CalSTRS explores more directs, co-investment

  • CalSTRS exploring pros and cons of direct investments
  • Setting up an external operating company in play
  • CalSTRS’s PE program valued at $17.3 bln

California State Teachers Retirement System is examining the pros and cons of investing directly in private companies, rather than through traditional private equity funds and separate accounts.

An investment memo, included in the $215.3 billion retirement system’s Nov. 1 board materials, says CalSTRS will study and review direct-investment opportunities across the entire private markets platform, which includes real estate and infrastructure as well.

The review is designed “to identify the factors that go into deciding whether to change or augment our current investment strategies to a more direct or internal approach,” according to the memo.

The memo was written by CIO Christopher Ailman and Director of Real Estate Mike DiRe, whose program already oversees a small number of direct positions in companies.

“Over the course of the coming meetings, we will provide the Investment Committee with the pros and cons, costs, and risks of specific direct strategies,” the memo says.

Taking direct stakes in private companies would offer CalSTRS a number of advantages, including an ability to exert greater control over its assets and reducing the hefty fees paid to external private markets managers.

But scaling up its direct-investment program would also eat up the time of the retirement system’s staff, driving up internal costs. Direct investments also lead to a less diverse portfolio, which in turn drives up risk.

One of the options for pursuing direct deals involves setting up or acquiring an operating company, or some other external investment entity, the memo says.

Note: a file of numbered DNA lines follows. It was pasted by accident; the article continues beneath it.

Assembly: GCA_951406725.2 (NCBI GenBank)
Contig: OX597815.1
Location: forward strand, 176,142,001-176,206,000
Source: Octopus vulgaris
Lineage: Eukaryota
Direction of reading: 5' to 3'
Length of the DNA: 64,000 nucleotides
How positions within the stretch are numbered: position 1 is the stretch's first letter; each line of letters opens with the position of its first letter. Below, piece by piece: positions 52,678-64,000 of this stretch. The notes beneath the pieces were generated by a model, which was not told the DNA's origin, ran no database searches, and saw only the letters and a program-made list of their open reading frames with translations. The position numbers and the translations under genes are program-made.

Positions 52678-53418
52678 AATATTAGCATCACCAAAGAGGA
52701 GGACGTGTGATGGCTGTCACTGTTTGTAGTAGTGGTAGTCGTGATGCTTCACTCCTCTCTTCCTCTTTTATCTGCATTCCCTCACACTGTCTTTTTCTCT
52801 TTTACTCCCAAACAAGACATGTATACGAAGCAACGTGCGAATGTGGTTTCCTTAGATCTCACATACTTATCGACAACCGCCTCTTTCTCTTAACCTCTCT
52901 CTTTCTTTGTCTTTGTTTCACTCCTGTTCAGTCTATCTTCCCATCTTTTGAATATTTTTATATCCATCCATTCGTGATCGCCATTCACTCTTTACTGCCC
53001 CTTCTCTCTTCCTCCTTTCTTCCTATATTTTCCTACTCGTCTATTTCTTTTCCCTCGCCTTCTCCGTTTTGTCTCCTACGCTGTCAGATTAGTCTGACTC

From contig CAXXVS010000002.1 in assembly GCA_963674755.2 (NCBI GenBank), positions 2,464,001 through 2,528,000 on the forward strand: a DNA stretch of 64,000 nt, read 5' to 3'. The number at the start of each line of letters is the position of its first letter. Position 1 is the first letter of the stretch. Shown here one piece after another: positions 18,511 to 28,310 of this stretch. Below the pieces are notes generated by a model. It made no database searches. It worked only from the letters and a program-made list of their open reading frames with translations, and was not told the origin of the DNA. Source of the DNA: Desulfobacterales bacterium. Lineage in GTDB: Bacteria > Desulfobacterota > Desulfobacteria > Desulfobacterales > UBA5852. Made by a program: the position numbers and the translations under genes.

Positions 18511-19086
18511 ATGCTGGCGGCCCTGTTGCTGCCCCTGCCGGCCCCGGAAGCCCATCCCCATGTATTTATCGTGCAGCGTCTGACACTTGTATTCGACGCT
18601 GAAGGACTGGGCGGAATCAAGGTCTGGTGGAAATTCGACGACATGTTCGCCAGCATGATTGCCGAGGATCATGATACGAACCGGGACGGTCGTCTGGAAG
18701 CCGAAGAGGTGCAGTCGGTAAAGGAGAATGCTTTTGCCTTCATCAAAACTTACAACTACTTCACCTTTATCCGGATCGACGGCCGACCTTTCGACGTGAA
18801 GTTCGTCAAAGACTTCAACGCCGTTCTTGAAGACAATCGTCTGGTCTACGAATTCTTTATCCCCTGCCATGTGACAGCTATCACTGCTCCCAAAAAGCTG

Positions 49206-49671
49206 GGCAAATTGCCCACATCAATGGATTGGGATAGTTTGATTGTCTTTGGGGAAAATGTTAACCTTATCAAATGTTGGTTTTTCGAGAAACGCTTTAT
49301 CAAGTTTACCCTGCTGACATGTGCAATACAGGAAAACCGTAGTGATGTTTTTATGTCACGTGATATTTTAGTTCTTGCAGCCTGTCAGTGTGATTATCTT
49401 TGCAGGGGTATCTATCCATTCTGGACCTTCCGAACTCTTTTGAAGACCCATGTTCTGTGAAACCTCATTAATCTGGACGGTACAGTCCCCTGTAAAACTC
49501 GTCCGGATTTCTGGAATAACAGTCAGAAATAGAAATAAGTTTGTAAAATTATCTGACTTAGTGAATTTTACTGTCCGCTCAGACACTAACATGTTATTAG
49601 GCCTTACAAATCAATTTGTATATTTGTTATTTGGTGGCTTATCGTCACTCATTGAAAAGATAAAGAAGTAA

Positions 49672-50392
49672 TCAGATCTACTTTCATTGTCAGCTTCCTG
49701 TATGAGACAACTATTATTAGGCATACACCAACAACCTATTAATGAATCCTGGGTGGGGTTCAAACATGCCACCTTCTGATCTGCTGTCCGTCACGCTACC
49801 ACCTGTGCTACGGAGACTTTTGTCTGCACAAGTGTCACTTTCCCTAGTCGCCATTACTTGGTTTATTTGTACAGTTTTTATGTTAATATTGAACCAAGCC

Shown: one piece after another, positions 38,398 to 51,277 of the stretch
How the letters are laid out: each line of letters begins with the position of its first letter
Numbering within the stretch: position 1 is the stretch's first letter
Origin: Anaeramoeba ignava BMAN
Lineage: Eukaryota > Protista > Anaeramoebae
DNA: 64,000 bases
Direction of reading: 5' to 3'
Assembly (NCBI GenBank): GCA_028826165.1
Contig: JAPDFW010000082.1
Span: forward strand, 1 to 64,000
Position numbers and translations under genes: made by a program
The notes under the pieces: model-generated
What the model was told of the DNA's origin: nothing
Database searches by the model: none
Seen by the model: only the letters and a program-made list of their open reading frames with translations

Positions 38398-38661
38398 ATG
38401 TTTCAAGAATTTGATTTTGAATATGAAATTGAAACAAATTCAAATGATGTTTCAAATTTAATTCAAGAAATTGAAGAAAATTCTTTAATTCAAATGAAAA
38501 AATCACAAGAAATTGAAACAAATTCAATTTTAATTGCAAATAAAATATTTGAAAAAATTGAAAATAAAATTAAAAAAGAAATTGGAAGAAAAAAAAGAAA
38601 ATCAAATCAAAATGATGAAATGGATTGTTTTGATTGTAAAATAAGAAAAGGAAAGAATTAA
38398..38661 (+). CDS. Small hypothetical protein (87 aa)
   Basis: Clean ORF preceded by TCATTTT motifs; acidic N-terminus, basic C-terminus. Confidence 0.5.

“Investments in operating companies are the most complicated and difficult method of direct investing. It not only requires significant staff expertise and time, but it also requires the investor to adroitly balance company and asset goals and investments,” according to the memo.

The CalSTRS memo also notes opportunities to co-invest alongside general partners, a strategy in which the retirement system is already quite active.

Co-investments, which represent 5.4 percent of the $17.3 billion PE program’s total exposure, netted CalSTRS an 8.2 percent return since inception. CalSTRS co-invested $228 million in private equity deals in the first half of 2017, a recent investment report shows.

In July, CalSTRS staff proposed to overhaul part of its PE program to invest in more complex co-investment and secondary-market deals.

Director of Private Equity Margot Wirth and Portfolio Manager Rob Ross proposed setting up a separately managed account to give the retirement system access to larger deals, prior to when they’re syndicated to other investors.

The proposal would have also allowed staff to pursue secondary market holdings, including stakes in PE general partners. It’s unclear whether CalSTRS will ultimately execute on the latter strategy, which, in theory, could yield more opportunities for direct investments.

The retirement system did not respond to a request for comment.

Lower costs

CalSTRS, along with many public pensions, is confronting internal and external pressures to bring down the costs of its private equity portfolio — the most expensive asset class in its investment program.

Last year, CalSTRS paid $206 million of management fees to its PE managers, a cost report in November meeting materials shows. The system paid an additional $118 million in operating and other expenses.

Many large institutions are making an effort to bring down those costs through direct and co-investment strategies, which typically come with zero or significantly reduced external fees.

California’s other major public pension, the $337.8 billion California Public Employees’ Retirement System, has also explored new models for its PE program in recent months.

CalPERS staff and board members have discussed setting up an external entity to invest directly into companies, as well as handing off some of its portfolio to BlackRock or forming separate partnerships with other major institutions.

CalSTRS’s private equity program has returned 13 percent since inception, a recent investment report says. The program generated roughly $600 million of positive cash flows through the first two quarters of 2016.

Action Item: To access CalSTRS meeting materials, visit